And insidious. Ron Nixon, in the aforementioned Times, presents us with chilling news indeed:
[S]oft earmarks, while not a new phenomenon, have drawn virtually no attention and were not included in the ethics changes — and current ones under consideration — because Congress does not view them as true earmarks.
Their total cost is not known. But the [Congressional Research Service] found that they amounted to more than $3 billion in one spending bill alone in 2006, out of 13 annual appropriations bills. And the committee that handles the bill, which involves foreign operations, has increasingly converted hard earmarks to soft ones.
Yes, the whole system of earmarking is a system of bluster and threat and fear . . . done quietly. Stephen Slivinski, writing in Business Week, also noted sometime back how easy it is to slip from hard earmarking to soft earmarking:
Congress could simply give a bucket of money to an agency with no strings attached. But then a member of the Appropriations committee would write a letter to the department head that read something like, “Gee, wouldn’t it be nice if Project X got some of this pot of money?”
Can you really blame a department head who reads a letter like that — from a member of Congress who controls his budget and oversees his agency — and obliges?
However, since late January, there has been on file an Executive Order from the president directing the Executive Branch to ignore such requests. The tough part of it is that, if it actually turns out that this executive move scuttles substantial anti-soft-earmark blackmail, we will almost certainly see soft earmarks turn hard faster than yesterday’s oatmeal.
So does it all boil down to politicians? We may be in the deepest of doo, then, for the temptation to spend money quickly, and without debate, is too great for most politicians. A number of congressional Republicans have made seemingly bold moves against the pork system, yes (I have reported on them in the past). And there has been scattered Democratic interest in resisting pork, too. For some reason, though, Barack Obama’s March challenge to Hillary Clinton fizzled and sputtered and impressed only a few. There has not been much talk since.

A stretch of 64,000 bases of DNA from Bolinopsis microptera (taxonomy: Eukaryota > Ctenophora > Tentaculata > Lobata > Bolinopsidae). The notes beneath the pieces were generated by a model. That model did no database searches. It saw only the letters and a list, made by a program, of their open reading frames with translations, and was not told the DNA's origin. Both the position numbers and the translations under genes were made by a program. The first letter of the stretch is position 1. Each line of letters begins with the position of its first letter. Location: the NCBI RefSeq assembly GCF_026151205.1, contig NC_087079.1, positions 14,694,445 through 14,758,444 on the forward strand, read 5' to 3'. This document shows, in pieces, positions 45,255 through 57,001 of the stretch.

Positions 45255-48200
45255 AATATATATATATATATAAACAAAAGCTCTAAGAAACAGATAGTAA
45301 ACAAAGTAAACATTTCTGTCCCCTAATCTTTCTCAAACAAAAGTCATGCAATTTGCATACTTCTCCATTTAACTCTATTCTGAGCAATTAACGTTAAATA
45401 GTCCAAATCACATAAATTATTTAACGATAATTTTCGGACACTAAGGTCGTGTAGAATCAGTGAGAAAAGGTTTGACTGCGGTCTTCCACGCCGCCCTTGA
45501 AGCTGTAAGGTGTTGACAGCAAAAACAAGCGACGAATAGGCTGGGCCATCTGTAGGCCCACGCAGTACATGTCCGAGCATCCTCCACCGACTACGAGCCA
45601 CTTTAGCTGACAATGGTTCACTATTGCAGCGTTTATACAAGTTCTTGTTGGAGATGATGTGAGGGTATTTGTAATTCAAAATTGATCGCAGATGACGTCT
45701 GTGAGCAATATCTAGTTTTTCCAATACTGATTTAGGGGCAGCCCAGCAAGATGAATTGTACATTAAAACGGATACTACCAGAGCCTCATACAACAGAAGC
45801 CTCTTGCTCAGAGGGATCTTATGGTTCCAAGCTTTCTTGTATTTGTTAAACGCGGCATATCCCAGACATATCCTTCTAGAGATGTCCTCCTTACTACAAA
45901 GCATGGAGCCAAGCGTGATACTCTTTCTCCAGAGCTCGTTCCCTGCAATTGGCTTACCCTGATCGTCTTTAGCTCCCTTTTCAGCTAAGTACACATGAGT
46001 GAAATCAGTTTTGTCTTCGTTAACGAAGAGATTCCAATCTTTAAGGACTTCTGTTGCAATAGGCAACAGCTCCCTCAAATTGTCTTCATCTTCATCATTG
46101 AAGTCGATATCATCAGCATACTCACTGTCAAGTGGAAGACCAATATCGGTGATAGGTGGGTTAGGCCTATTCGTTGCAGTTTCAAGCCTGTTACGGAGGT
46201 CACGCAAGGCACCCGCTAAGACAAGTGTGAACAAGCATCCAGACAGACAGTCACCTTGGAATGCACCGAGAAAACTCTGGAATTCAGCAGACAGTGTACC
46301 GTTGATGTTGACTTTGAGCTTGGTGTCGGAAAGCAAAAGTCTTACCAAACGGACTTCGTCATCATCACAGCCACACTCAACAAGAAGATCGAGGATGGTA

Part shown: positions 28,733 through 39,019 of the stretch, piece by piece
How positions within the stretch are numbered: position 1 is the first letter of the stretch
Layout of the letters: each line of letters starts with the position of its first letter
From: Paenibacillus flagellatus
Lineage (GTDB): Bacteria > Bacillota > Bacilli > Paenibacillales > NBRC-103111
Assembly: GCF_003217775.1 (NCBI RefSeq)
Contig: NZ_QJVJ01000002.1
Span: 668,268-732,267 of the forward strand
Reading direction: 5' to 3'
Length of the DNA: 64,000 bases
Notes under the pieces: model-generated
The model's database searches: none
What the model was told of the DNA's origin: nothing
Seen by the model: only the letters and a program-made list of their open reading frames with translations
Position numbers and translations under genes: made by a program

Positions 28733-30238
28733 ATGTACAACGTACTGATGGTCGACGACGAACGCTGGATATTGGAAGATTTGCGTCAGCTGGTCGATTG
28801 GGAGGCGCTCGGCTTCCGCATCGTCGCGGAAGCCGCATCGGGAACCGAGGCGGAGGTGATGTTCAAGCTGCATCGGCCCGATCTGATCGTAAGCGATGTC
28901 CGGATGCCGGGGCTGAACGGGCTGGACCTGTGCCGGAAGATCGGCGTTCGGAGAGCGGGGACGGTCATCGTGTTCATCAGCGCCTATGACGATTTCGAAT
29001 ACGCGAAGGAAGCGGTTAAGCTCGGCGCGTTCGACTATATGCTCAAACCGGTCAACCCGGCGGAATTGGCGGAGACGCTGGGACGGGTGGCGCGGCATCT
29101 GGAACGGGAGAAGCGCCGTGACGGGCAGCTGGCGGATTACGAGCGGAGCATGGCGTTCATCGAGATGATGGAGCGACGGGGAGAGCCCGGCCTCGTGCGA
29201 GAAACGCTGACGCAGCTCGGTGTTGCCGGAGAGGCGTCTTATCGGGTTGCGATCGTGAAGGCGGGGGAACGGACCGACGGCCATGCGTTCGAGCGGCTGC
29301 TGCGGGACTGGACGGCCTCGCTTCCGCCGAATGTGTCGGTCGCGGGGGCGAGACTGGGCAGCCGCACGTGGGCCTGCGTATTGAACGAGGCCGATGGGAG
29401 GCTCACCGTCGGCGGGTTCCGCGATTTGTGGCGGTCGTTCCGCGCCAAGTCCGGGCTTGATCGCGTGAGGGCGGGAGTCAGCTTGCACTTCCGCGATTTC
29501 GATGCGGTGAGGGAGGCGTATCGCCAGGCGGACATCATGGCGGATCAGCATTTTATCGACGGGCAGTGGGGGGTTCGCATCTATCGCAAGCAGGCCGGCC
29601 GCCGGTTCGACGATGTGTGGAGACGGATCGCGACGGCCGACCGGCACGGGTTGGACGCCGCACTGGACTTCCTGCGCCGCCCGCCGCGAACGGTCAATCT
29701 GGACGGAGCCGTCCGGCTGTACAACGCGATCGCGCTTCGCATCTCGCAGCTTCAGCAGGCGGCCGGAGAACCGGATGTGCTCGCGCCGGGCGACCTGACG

Are You a Porker Too?
We work hard for the money; we don’t want it spent so easily that soft words are all that’s needed. It should be voted on. Openly. Honestly. And preferably defeated.
How can we — individual citizens — make a difference?
Well, one way might be to speak up locally, in government meetings, against even asking for pork spending — hard or soft — from the federal government. Such projects are often broached first at the city and county level, then at the federal. Your local “economic development council,” or whatever you call it in your area, has representatives dressed in good clothing, and their job is to speak up for pork whenever they can. Perhaps if more people stood up against such folk — against the proponents of projects that depend for their very existence on outstretched hands, reaching across the Potomac — politicians on Capitol Hill might be a little less inclined to make either a hard push or a soft one for pork.
In Democracy in America (1835-40), Frenchman Alexis de Tocqueville expressed his astonishment at how many committees and organizations there were, trying to do good work: Build things; Help folks; Sponsor events. The burgeoning of this culture was unparalleled in his time.
Just as hard earmarks get turned into soft earmarks — and turned back into hard earmarks again — so too, in our time, has too much of America’s community-based industry been transformed from volunteer funding to conscript funding . . . that is, to tax-based funding through the porking system.
It is time to turn this around. Before it is too late.
Before we Americans become oinkers all.